Durum Breeding Australia (DBA), a national durum breeding program delivered by New South Wales Department of Primary Industries (NSW DPI) and the University of Adelaide in partnership with the Grains Research and Development Corporation (GRDC), announced on 31st August that Australian Grain Technologies Pty Ltd (AGT) has been awarded the license to take the durum breeding program forward.

GRDC, NSW DPI and the University of Adelaide have co-invested in the DBA program since 2008, successfully delivering new durum varieties with improved yield and quality attributes for the Australian durum production areas.

In 2020, the DBA partners took the opportunity to leverage commercial breeding sector investment, technologies and capabilities in cereal breeding and sought proposals from the commercial breeding sector to licence the germplasm from the DBA program to continue durum breeding.
Australian breeding company, AGT, is already actively engaged in commercial durum breeding managing a program attached to its core cereal breeding activities. The addition of the DBA germplasm into AGT’s breeding program demonstrates the increasing value of this crop to grain growers in both northern and southern regions.

Professor Anton Middelberg, Deputy Vice-Chancellor (Research), University of Adelaide said the University’s focus on durum breeding over many years had made an important contribution to the industry’s viability.
“The University of Adelaide is proud of its long association with durum breeding and its enduring legacy, which can be found throughout the Australian durum industry today,” said Professor Middelberg. “With our focus on pre-breeding research, studying the specific traits that are needed for tolerance and resilience to Australian growing conditions, the University’s strong connection with industry will continue.
“We will work closely with Australia’s leaders in durum – such as San Remo, AGT, and the Southern Australia Durum Growers Association – to ensure the very best outcomes for industry and for consumers nation-wide, applying world-class science to add further value to an industry that is critically important to Australian agriculture and the economy,” said Professor Middelberg.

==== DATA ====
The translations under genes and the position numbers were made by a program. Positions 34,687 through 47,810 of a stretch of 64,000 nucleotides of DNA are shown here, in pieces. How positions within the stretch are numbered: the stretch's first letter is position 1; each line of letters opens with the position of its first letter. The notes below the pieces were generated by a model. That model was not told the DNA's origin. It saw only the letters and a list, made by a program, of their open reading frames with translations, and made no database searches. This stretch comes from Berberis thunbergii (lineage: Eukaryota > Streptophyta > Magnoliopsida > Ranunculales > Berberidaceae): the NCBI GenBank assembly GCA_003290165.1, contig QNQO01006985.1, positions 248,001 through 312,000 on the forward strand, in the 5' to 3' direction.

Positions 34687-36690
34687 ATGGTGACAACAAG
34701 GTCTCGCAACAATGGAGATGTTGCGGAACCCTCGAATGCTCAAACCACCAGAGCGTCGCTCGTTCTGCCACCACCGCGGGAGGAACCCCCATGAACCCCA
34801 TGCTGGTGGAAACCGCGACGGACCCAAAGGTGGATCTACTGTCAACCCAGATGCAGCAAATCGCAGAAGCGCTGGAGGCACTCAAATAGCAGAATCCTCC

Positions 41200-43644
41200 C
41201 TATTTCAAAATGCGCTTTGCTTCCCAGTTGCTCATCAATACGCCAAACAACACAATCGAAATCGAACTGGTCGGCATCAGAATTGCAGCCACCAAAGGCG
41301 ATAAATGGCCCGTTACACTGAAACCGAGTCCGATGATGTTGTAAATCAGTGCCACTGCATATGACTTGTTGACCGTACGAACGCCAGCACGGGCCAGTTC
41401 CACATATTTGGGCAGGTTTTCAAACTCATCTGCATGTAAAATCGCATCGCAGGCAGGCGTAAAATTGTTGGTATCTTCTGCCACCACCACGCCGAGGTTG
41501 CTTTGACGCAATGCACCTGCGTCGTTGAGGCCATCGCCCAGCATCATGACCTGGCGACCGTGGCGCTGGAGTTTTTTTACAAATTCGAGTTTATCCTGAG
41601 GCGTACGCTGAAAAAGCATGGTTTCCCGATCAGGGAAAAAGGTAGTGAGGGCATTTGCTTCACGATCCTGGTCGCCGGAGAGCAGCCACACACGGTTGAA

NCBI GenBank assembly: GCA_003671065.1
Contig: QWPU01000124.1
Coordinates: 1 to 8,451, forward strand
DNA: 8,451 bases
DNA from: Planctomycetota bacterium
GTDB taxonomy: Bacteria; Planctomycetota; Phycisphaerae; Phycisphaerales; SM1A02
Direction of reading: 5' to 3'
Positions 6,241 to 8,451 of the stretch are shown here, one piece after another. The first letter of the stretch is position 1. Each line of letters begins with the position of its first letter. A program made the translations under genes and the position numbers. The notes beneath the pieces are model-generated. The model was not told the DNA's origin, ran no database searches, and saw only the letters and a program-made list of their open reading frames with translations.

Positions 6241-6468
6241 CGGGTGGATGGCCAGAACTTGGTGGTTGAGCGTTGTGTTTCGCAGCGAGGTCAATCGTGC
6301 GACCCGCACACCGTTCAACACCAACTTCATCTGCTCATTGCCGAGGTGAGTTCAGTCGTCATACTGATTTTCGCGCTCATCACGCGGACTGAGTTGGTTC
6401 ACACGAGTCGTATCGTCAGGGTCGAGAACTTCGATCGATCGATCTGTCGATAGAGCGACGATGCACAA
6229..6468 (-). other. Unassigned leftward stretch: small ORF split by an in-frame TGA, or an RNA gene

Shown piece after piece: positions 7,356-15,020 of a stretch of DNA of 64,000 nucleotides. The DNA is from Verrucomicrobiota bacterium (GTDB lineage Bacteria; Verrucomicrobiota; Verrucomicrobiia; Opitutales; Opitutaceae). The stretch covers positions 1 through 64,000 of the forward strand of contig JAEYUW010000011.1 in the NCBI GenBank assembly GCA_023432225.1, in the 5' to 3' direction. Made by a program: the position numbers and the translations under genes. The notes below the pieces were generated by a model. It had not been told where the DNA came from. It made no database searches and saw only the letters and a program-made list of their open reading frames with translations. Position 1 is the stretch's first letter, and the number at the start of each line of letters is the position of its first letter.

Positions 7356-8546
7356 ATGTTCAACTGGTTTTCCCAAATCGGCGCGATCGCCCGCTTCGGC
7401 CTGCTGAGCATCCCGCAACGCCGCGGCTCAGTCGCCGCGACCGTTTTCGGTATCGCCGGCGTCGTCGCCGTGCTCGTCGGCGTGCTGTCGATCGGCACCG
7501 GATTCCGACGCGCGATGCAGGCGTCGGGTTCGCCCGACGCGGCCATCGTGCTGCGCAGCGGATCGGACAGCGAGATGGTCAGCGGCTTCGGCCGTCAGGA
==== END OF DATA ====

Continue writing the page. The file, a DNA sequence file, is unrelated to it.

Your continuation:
AGT Chief Executive Officer and Head of Breeding, Haydn Kuchel, said he was pleased that the company had been successful in securing the germplasm and looked forward to leveraging new opportunities for Australian durum grain growers.
“Breeding advanced durum has been part of AGT’s story for 20 years and we have successfully developed several elite varieties for Australian conditions,” said Mr Kuchel.
“Taking on new germplasm from the DBA will allow us to keep delivering improved durum varieties beyond Bitalli and Westcourt, which have become the leading performers in the south and north respectively.”
“Using cutting-edge breeding technologies to increase efficiency and genetic gain means we offer Australian durum growers the benefits of a globally competitive breeding company,” said Mr Kuchel. “The work we do to improve yields and resilience reflects our passion for seeing Australian rural communities and businesses thrive.
“AGT is excited about continuing to work with durum growers and manufacturers to advance this high value crop’s impact and importance in Australian agriculture.”

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